Refugees are reportedly using bicycles to cross the Arctic border into Norway to exploit a legal loophole in the country's immigration controls.
According to the Local, it is illegal for refugees to cross the border either by foot or in someone else's car if the driver does not have the correct papers.
As a result, it reports, more than 100 refugees thought to be from Syria and the Mediterranean who have made their way towards the border through Russia have started using bikes instead.
Police Chief Inspector Goeran Stenseth said 151 people had crossed this year near the northeastern Norwegian town of Kirkenes, 2,500 kilometres (1,550 miles) northeast of Oslo, most of them during July and August.
He said migrants arrive in motor vehicles but that some had resorted to crossing by bicycle because the Storskog border post is not open to pedestrians in line with a Norwegian-Russian border agreement.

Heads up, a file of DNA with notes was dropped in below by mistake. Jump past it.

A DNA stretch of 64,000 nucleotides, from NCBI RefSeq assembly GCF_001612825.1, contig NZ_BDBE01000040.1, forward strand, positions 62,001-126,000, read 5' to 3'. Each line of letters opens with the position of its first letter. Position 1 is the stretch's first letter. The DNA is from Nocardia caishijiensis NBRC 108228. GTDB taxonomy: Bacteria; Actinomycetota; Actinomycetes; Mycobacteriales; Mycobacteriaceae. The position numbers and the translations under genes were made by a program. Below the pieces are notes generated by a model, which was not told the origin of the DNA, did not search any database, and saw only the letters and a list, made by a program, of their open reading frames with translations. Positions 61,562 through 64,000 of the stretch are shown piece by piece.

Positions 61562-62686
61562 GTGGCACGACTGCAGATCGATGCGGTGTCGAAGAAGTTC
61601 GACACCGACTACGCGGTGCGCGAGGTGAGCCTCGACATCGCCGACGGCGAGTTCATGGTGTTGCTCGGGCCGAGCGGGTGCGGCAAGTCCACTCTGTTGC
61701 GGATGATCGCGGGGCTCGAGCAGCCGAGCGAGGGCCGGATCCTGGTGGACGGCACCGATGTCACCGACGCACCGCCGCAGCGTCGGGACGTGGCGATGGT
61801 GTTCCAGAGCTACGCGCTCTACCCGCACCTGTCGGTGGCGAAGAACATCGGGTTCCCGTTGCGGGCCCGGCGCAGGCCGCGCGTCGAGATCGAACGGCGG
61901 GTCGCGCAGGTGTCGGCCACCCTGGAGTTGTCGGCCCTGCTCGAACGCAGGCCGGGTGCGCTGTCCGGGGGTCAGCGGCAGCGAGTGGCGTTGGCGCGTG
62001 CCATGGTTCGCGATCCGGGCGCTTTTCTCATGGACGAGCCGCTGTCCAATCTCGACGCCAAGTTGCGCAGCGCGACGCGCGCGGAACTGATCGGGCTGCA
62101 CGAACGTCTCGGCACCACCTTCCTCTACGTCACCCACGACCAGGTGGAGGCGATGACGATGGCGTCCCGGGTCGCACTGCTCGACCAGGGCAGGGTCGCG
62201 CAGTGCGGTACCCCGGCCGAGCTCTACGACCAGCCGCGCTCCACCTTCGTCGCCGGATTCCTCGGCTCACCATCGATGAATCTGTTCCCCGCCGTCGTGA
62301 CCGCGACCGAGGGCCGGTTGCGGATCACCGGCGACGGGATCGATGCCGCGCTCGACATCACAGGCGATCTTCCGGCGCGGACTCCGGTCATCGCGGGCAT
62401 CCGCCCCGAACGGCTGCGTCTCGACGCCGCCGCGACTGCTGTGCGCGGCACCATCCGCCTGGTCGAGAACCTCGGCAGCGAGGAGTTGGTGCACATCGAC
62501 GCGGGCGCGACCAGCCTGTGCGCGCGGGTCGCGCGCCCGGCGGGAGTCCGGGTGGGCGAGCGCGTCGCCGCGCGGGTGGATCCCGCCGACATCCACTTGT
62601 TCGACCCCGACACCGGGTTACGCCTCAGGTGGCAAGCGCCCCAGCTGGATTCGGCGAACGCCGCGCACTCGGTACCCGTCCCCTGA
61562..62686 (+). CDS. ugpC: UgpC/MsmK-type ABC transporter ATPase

Mr Stenseth said police were investigating whether the traffic was organised - and that they planned to take up the issue with Russian border officials.
It comes just two months after a senior member of the ruling Progress Party said failed asylum seekers should be jailed.
Anders Anundsen said in an interview with state broadcaster NRK: “What we are sending out for consultation now is a proposal that the cases of asylum seekers who deliver manifestly unfounded asylum applications can be processed with an expeditious procedure lasting two days, and that they also be detained pending proceedings.”
Anderson, whose party is the junior member of a minority right-wing government led by Erna Solberg’s Conservative party since 2013, suggested the majority of asylum seekers “disappear” as soon as they arrive in the country.
Back in October 2013, Ms Solberg was forced to enter into a coalition with the right wing anti-immigration Progess Party after they won 41 seats in the Norwegian parliamentary elections.
Despite this, Norwegians appear to be becoming more tolerant of migration with 60 per cent of the population saying the EU should help migrants fleeing war torn countries - compared with just 50 per cent of the UK and 39 per cent of Finland.
Additional reporting by AP
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